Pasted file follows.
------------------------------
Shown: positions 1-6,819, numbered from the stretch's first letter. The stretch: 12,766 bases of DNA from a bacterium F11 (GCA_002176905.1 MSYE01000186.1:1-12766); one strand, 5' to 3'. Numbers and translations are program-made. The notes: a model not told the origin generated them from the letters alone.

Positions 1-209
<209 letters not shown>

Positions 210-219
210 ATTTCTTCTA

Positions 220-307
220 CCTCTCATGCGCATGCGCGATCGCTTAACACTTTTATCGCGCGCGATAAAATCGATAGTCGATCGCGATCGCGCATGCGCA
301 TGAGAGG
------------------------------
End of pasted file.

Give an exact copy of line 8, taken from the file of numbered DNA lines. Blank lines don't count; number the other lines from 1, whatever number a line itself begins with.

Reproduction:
301 TGAGAGG